While efforts to address the school-to-prison pipeline tend to focus on boys and young men of color, girls and young women of color also face many of the same challenges, a report from the and the finds.
The report, (53 pages), argues that zero-tolerance policies result in disproportionately high rates of out-of-school suspensions for African-American girls and undermine their achievement in and attachment to school. According to federal data, African-American girls were six times as likely to be suspended as their white counterparts in the 2011-12 school year, while African-American boys were three times as likely to be suspended as white boys. The report found similar patterns in New York City and Boston public school districts, with far higher rates of disciplinary action, suspension, and expulsion among African-American females than among their white counterparts and wider racial disparities than between black males and white males.
Based on focus groups and stakeholder interviews in the two cities, the study also found that, in addition to disciplinary procedures, societal and institutional factors may contribute to underachievement and high dropout rates among girls of color. Factors that disproportionately affect girls of color, such as stereotyping or neglect by teachers, an unsafe school environment in which sexual harassment and bullying go unaddressed, security procedures that make girls feel less safe, familial responsibilities, and teen pregnancy prevent even high- and moderate-achievers from engaging fully in school and pursuing their educational goals.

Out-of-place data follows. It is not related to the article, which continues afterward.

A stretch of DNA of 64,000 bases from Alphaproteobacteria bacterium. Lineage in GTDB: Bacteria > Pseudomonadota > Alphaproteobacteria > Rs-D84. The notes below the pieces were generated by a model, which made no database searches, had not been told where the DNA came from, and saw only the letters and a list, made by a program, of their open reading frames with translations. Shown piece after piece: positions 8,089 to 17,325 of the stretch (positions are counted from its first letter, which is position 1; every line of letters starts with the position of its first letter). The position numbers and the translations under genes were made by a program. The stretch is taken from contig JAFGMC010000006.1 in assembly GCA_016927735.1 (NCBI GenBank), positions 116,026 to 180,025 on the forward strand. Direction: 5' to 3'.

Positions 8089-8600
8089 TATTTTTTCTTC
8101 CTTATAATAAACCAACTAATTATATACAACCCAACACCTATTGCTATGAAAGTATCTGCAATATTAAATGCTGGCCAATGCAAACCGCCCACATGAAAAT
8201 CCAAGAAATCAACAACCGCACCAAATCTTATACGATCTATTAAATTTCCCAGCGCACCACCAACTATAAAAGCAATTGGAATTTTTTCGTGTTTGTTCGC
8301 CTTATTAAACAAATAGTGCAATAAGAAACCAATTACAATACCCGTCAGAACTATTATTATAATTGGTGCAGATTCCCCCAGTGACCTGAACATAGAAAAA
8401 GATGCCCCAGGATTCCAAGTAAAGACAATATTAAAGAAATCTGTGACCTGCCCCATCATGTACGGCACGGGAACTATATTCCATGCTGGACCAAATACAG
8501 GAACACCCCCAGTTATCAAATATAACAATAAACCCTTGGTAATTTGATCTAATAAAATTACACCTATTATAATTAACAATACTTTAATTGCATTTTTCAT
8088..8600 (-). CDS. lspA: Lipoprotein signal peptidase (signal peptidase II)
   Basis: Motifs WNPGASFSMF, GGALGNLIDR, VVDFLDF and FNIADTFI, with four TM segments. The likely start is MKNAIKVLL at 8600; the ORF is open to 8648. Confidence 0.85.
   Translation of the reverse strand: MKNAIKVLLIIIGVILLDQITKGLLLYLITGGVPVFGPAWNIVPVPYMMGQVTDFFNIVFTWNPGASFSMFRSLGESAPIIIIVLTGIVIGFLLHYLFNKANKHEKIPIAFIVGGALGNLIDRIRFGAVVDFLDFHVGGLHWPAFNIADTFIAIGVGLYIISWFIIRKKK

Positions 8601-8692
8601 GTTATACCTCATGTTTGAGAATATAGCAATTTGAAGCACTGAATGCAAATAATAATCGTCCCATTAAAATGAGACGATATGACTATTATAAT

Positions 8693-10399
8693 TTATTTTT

Funded by the , , the , and the , the report calls for reform of policies that funnel girls into juvenile supervision facilities, with a focus on counseling and other conflict intervention strategies; developing programs that identify signs of sexual victimization and assist girls in addressing traumatic experiences; advancing efforts to support girls who are pregnant, parenting, or otherwise encumbered by significant familial responsibilities; and improving data collection to better track discipline and achievement by race/ethnicity and gender.